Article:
In Turkey, 'R' is for revulsion
The New York Times
HAVING witnessed the Egyptian uprising in Tahrir Square in Cairo in 2011, I was eager to compare it with the protests by Turkish youth in Taksim Square this year.
They are very different. The Egyptians wanted to oust President Hosni Mubarak. Theirs was an act of "revolution". The Turks are engaged in an act of "revulsion".
They aren't (yet) trying to throw out their democratically- elected Islamist prime minister, Mr Recep Tayyip Erdogan. What they're doing is calling him out.
Their message is simple: "Get out of our faces, stop choking our democracy and stop acting like such a pompous, overbearing, modern-day sultan."
The Turks took to the streets, initially, to protect one of Istanbul's few green spaces, Gezi Park, from being bulldozed for an Erdogan project.
They took to the streets because the prime minister - who has dominated Turkish politics for the past 11 years and still has strong support with the more religious half of Turkey - has stifled dissent.
Mr Erdogan has used tax laws and other means to intimidate the media and opponents into silence - CNN Turk, at first, refused to cover the protests, opting instead to air a show on penguins - and the formal parliamentary opposition is feckless.
So in a move that has intriguing implications, Turkish youth used Twitter as their own news and communications network and Gezi Park and Taksim Square as their own parliament to become the real opposition.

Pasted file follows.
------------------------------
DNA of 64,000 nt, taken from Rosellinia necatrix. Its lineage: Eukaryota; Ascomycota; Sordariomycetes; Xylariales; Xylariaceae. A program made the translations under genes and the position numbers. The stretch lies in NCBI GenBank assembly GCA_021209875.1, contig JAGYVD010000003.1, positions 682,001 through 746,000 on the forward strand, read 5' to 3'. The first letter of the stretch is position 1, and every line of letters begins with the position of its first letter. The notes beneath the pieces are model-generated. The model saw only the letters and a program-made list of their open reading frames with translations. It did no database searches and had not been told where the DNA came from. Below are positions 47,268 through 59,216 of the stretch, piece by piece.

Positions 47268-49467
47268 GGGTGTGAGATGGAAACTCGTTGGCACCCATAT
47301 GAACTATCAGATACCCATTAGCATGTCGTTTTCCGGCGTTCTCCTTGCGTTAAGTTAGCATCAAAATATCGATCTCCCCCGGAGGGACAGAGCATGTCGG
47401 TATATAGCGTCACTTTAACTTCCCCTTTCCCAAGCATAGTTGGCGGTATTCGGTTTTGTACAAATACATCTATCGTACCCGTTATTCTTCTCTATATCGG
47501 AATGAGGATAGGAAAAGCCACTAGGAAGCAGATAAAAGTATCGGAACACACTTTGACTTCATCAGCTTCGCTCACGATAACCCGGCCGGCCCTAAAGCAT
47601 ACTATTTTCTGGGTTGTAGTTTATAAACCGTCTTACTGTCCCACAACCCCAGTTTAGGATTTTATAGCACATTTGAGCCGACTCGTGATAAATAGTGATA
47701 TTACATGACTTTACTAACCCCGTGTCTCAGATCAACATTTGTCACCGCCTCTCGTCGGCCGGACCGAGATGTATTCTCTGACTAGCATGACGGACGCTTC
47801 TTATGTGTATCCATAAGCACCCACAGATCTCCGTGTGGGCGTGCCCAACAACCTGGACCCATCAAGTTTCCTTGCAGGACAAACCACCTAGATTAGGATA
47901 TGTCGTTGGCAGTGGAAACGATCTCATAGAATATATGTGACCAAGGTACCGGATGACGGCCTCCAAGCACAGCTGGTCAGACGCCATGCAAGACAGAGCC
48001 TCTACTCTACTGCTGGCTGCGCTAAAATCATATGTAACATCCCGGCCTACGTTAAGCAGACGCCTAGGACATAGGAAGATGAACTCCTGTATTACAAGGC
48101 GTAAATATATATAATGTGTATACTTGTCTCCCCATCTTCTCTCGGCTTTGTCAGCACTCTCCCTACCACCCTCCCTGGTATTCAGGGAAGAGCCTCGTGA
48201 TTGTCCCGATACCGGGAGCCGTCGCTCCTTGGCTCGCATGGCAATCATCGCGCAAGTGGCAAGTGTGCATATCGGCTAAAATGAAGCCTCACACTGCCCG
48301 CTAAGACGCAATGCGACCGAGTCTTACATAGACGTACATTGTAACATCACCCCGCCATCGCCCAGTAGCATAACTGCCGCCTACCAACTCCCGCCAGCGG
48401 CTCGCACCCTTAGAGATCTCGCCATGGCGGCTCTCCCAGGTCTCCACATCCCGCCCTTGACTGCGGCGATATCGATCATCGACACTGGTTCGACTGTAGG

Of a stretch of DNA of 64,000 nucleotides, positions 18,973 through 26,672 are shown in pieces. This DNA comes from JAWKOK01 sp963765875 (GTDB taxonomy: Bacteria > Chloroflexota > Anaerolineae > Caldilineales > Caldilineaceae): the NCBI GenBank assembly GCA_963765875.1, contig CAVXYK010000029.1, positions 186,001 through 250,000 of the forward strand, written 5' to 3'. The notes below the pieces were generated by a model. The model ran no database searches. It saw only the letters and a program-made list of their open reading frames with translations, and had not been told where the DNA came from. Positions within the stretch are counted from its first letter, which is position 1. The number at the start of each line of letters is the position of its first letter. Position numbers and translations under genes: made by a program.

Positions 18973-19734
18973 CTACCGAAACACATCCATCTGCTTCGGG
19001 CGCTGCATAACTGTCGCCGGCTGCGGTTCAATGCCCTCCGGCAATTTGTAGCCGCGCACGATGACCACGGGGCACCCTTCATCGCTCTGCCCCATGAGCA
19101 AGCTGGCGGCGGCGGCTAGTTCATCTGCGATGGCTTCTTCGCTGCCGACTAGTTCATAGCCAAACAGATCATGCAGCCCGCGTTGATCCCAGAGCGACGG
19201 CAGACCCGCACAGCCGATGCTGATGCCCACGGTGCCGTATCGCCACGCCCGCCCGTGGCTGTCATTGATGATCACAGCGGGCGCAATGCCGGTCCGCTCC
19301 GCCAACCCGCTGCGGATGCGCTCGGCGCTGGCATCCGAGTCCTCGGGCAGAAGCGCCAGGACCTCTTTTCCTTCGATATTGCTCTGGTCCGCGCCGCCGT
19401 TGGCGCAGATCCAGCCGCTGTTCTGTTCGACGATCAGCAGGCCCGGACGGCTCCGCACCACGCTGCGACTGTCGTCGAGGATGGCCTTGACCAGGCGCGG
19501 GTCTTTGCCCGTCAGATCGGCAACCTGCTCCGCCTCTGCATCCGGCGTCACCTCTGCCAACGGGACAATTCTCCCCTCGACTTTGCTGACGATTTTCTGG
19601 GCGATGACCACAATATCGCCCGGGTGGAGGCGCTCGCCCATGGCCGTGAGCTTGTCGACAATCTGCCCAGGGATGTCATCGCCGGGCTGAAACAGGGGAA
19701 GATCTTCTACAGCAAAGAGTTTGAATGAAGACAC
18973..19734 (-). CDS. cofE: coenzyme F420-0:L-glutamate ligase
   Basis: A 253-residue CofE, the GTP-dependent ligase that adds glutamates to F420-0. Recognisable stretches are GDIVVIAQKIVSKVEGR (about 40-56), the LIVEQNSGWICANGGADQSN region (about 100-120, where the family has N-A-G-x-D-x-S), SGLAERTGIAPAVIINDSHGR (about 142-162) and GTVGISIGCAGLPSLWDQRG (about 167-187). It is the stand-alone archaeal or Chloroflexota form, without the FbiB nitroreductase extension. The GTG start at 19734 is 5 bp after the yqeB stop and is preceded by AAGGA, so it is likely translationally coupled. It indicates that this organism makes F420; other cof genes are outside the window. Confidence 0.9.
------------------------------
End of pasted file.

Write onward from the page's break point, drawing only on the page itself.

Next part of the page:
What's sad is that Mr Erdogan's arrogance, autocratic impulses and, lately, use of anti-Semitic tropes, are soiling what has been an outstanding record of leadership.
His Islamist party has greatly improved health care, raised incomes, built roads and bridges, improved governance and pushed the army out of politics.
But success has gone to his head. He has been lecturing, or trying to restrict, Turks on where and when they can drink alcohol, how many children each woman should have (three), the need to ban abortions, the need to ban Caesarean sections and even what docudramas they should watch.
The Turkish daily Zaman on Monday published a poll showing that 54.4 per cent of Turks "thought the government was interfering in their lifestyle".
Mr Erdogan (like Russia's President Vladimir Putin) confuses "being in power with having power", argued Dov Seidman, whose company, LRN, advises CEOs on governance. He is also the author of the book How.
"There are essentially just two kinds of authority: formal authority and moral authority," he added. "And moral authority is now so much more important than formal authority" in today's interconnected world, "where power is shifting to individuals who can easily connect and combine their power exponentially for good or ill".
"You don't get moral authority just from being elected or born," said Seidman. "Moral authority is something you have to continue to earn by how you behave, by how you build trust with your people... Every time you exercise formal authority - by calling out the police - you deplete it. Every time you exercise moral authority, leading by example, treating people with respect, you strengthen it," he added.
Can Mr Erdogan learn these lessons? Turkey's near-term stability and his legacy hang on the answer.